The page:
The show itself is incredibly slick, with the look and attitude of a high-concept movie - not surprising as its executive producer is Jerry Bruckheimer (Armageddon, Pirates of the Caribbean). Its fairly rigid format, at least in its first year, limits the depth of the characterizations, both ongoing and self-contained ones, and the scripts aren't quite as good as the production. The show has been criticized for its gruesome and graphic crime scenes, autopsies and the like, and for the many dramatic licenses it takes in depicting homicide investigations.
Not that any of that matters. CSI: Crime Scene Investigation is a great popcorn show; it's entertaining without ever resorting to idiot-plotting; it's high-concept television in the - very rare - good sense of the word. Unquestionably, CSI raised the bar in terms of making series television look more like big-budget movies: Quincy M.E. this ain't. And there's no denying the show's humungous influence; it's been the top-rated television drama for years with two popular spin-offs, CSI: Miami (2002-present) and CSI: NY (2004-present).* Reportedly these shows have a combined viewing audience of about two billion people, meaning a little under one-third of the planet watches at least one incarnation of CSI.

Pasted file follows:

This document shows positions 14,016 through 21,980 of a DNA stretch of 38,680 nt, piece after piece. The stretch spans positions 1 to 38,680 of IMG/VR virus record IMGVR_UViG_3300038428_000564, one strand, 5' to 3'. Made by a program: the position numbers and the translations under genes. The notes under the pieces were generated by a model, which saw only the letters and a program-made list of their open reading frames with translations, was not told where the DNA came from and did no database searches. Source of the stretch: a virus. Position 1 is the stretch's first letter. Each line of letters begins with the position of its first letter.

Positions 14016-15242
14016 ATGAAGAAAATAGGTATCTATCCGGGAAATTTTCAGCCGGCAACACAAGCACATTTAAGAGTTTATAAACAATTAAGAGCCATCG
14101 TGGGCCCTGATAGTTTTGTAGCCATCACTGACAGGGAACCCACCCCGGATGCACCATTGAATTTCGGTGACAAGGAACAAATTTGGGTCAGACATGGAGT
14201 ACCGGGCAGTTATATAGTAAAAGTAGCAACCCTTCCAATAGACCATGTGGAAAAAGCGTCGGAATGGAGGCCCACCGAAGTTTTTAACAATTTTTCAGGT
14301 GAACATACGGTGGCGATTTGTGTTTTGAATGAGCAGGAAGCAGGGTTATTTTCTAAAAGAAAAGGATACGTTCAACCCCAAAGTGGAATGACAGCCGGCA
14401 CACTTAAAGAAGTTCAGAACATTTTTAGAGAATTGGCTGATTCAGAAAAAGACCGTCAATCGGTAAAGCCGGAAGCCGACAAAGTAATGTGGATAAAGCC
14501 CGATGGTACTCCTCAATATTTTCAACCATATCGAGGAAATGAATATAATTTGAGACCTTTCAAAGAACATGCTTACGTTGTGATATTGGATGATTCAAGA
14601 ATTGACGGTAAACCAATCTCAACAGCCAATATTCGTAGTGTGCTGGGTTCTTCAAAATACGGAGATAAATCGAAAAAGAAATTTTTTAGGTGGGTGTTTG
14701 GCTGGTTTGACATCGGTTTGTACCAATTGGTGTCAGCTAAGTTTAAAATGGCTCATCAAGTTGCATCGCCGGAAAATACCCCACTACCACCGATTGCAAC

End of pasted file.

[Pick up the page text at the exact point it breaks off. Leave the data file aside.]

Note: This reviewer did encounter a technical glitch playing some of the episodes on Disc One. It's not clear at this point what the problem is, whether it's a flaw with the disc, a firmware or player issue. For now the problem is described below; when a more definitive answer is determined, I'll update this review.